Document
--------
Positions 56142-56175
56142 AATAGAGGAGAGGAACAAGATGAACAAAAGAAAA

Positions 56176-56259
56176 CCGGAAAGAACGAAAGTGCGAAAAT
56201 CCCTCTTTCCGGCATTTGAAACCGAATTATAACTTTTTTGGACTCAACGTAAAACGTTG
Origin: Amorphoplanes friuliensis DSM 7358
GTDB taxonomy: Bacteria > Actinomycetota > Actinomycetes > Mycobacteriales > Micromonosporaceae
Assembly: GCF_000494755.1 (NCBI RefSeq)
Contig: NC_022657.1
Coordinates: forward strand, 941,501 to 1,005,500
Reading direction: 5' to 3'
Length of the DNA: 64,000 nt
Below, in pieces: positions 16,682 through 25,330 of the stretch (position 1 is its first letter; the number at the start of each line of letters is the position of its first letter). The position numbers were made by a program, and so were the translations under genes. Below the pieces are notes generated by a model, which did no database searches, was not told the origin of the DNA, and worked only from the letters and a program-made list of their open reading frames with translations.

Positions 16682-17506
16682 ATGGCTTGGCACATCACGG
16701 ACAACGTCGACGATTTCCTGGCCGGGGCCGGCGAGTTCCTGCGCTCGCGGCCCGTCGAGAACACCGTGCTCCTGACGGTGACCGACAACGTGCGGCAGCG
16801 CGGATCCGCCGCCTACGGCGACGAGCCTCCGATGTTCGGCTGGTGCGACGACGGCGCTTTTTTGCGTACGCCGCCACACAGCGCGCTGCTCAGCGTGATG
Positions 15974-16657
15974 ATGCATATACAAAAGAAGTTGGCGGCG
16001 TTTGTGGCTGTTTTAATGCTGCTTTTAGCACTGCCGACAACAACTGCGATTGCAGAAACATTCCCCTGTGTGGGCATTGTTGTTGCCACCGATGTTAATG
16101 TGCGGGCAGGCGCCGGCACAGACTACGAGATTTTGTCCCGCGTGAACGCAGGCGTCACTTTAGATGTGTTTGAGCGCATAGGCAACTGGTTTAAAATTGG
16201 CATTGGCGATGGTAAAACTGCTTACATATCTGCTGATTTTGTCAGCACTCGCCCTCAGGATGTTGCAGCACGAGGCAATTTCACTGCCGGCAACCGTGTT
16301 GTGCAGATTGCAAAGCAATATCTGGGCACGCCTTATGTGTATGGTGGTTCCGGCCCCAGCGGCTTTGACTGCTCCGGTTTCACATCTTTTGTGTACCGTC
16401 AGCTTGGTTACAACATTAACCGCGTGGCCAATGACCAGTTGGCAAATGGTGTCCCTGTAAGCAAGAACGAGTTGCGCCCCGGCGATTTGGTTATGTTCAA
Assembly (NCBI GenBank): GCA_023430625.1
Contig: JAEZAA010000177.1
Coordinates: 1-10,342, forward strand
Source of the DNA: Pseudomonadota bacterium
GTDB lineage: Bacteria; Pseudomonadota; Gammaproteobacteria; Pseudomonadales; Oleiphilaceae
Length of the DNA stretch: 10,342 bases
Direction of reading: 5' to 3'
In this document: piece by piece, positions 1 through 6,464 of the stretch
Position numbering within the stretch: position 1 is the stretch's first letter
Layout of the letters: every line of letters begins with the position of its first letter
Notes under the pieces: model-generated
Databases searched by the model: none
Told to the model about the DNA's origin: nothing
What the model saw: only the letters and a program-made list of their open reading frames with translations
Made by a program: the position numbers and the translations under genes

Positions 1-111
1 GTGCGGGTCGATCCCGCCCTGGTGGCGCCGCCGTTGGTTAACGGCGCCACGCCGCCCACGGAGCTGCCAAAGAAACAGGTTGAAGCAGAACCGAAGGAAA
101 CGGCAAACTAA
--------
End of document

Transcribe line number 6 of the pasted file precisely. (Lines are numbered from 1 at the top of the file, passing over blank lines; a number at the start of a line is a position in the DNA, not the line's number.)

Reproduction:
Origin: Amorphoplanes friuliensis DSM 7358